According to 74.ru and Baza, the vehicle’s license plate (В919ТЕ174) belonged to a certain Makhmud Dzhumaev. Baza says his body was discovered in the snow near the burned-out minibus. Sources say the remains of Alisher Kaimov and Almir Abitov were found inside the vehicle. One of these men was supposedly the one who got the keys to Apartment 315. Federal agents then raided the homes of Dzhumaev’s wife and Abitov’s mother.
The rub: Meduza’s correspondent in Magnitogorsk visited the site of the exploded minibus just two hours after the fire was first reported. The vehicle was parked near 96 Karl Marx Prospect, facing the building where Baza says Dzhumaev lived. Based on these observations, the minibus exploded while driving toward the supposed police line, not away from it.
The bomb at the “Continent” shopping center
The official story: The authorities have not commented on these reports or any other rumors concerning alleged bomb plots at malls in Magnitogorsk.
The unofficial story: On January 3, Znak.com wrote that a homeless man sifting through the trash outside the “Continent” shopping center (a little more than a mile from the collapsed apartment building) found and unintentionally defused a bomb attached to a cell phone. Baza says it was actually two men who discovered the explosive device — one of whom was named Salavat, who alerted the police and said that it appeared sometime between 10:00 p.m. on December 31 and 9:00 a.m. on January 1. Searching the phone’s call records, officials identified Dzhumaev and the minibus plate number registered in his name.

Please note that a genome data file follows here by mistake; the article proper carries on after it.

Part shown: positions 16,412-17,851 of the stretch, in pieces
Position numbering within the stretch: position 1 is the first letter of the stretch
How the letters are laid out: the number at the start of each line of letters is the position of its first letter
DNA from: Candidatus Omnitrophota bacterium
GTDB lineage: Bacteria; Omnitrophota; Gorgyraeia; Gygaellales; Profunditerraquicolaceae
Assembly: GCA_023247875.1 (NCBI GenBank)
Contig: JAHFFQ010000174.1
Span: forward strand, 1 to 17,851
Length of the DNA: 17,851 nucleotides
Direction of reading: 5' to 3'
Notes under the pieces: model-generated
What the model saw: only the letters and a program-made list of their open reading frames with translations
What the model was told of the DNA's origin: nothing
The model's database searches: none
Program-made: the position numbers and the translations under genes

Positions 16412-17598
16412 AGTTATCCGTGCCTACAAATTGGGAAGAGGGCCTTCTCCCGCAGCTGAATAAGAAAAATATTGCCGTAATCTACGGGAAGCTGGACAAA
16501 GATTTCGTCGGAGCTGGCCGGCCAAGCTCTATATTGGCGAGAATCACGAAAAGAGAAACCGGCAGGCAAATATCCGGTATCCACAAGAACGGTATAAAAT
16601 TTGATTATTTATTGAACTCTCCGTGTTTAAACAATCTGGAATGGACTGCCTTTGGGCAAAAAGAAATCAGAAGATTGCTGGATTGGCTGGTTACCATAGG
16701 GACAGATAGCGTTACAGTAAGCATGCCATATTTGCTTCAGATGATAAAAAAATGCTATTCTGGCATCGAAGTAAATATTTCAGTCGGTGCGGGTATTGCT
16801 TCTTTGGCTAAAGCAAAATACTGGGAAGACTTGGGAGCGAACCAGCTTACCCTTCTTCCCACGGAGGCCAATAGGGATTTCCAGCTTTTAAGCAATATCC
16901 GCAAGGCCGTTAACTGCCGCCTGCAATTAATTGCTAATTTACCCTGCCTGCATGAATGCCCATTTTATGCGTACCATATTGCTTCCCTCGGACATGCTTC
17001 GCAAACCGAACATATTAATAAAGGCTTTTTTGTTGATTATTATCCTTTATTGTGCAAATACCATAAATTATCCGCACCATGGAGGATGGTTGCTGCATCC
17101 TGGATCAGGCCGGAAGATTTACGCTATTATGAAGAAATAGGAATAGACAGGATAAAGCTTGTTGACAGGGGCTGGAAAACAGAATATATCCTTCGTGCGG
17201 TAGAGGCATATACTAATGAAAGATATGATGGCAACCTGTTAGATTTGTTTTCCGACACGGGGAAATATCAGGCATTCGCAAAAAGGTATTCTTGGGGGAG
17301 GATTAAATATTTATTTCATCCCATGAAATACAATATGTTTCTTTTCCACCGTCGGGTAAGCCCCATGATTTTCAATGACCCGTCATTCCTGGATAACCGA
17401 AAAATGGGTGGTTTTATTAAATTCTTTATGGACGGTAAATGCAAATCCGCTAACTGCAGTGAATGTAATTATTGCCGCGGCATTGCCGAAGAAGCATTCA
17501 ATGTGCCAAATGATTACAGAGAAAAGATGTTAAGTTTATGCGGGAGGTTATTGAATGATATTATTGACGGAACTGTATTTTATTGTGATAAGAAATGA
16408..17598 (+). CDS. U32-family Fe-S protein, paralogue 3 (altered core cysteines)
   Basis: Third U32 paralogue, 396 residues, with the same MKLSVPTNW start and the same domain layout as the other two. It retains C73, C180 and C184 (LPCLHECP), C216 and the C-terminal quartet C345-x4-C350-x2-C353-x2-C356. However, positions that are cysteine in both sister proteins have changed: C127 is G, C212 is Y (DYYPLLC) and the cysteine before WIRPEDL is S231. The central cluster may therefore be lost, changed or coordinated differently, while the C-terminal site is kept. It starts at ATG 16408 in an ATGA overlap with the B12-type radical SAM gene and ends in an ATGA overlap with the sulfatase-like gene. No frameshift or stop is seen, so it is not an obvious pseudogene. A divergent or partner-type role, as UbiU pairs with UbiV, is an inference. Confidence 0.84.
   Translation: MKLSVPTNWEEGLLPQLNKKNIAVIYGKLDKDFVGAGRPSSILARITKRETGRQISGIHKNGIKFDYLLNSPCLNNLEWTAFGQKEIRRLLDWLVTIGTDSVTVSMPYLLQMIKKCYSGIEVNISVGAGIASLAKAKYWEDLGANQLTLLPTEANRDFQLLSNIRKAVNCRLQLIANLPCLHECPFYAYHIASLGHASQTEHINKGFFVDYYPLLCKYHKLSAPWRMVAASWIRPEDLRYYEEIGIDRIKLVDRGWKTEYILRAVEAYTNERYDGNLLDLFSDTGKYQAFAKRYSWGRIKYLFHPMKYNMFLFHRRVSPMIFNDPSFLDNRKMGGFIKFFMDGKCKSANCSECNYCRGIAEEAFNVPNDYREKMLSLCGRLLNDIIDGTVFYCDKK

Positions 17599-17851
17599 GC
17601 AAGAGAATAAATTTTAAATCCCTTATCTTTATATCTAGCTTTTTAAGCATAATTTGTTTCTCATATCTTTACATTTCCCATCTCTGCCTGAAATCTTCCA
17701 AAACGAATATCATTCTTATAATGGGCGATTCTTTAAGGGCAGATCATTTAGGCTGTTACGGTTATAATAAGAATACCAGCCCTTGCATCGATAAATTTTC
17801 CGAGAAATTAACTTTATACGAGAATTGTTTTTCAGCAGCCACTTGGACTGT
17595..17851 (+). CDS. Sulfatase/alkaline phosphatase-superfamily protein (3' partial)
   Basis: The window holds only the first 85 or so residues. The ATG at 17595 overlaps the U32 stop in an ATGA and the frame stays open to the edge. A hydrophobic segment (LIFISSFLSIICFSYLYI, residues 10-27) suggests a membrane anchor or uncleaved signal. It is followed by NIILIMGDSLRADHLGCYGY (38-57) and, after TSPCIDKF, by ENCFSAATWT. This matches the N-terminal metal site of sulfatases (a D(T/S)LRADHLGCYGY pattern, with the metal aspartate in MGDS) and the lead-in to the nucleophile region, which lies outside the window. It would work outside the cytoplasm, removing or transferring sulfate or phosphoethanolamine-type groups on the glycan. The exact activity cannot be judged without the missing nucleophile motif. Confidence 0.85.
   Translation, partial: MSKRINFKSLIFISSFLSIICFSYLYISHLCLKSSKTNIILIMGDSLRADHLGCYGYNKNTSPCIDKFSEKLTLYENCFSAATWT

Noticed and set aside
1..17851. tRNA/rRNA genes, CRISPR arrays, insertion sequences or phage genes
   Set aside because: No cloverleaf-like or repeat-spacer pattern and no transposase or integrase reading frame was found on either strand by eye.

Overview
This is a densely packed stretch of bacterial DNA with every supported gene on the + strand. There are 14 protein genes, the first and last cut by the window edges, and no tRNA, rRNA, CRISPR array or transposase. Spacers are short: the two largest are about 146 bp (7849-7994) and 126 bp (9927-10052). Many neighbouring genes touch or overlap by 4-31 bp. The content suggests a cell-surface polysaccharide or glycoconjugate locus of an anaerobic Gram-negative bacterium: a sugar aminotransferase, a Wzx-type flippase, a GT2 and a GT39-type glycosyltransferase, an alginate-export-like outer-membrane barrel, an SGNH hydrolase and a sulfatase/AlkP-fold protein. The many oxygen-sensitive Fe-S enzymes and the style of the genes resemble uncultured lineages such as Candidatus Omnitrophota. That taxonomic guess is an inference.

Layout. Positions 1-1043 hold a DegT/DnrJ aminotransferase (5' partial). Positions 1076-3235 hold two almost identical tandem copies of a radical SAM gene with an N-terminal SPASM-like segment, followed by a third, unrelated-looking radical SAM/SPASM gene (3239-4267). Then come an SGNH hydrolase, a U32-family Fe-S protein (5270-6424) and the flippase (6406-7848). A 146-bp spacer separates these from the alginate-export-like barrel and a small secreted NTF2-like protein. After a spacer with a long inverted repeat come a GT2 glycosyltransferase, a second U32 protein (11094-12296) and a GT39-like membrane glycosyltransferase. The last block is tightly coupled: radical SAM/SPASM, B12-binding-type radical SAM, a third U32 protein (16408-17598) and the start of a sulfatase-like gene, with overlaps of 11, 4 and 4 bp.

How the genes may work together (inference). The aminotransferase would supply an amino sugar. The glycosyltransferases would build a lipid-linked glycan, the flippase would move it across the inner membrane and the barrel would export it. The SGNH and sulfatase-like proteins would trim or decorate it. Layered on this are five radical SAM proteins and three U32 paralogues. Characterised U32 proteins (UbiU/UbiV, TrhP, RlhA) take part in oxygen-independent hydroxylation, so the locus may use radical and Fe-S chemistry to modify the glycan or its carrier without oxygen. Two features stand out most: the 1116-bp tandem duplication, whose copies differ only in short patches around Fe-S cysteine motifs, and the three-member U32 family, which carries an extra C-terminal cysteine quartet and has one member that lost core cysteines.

The evacuation of 91 Lenin Prospect before dawn on January 2
The official story: The authorities have not commented on the reported evacuation. Residents told Meduza that they were forced to leave their apartments without explanation. They were moved into buses, where they waited until dawn, before returning to their homes.
The unofficial story: The evacuation was part of a special operation to find and capture the terrorists responsible for blowing up 164 Karl Marx Prospect. 74.ru says neighbors living at 93 Lenin Prospect heard gunshots, and police allegedly chased a suspect inside 91/1 Lenin Prospect. According to Baza, Alisher Kaimov rented Apartment 37 at 93 Lenin Prospect, where he supposedly lived with Dzhumaev, Abitov, and “several others.” A neighbor claims the men brought home a gas cylinder, and in the evenings she could hear “sawing sounds” from the apartment.
After searching the apartment, Federal Security Service agents reportedly removed packages containing a white mixture (Baza suspects this was RDX). In the apartment, officials also supposedly found explosive devices that the terrorists planned to hide “throughout the city” on December 31. The plot fell through, however, when the accidental detonation at 164 Karl Marx Prospect put Magnitogorsk on high alert.
The rub: At the time of the evacuations, Meduza’s correspondent was directly outside 91 and 93 Lenin Prospect. Building 91 was cordoned off and residents had been moved outside, but 93 Lenin Prospect was still open. Just a few hours before federal agents supposedly discovered an apartment full of explosives, there wasn’t even a police line.
Translation by Kevin Rothrock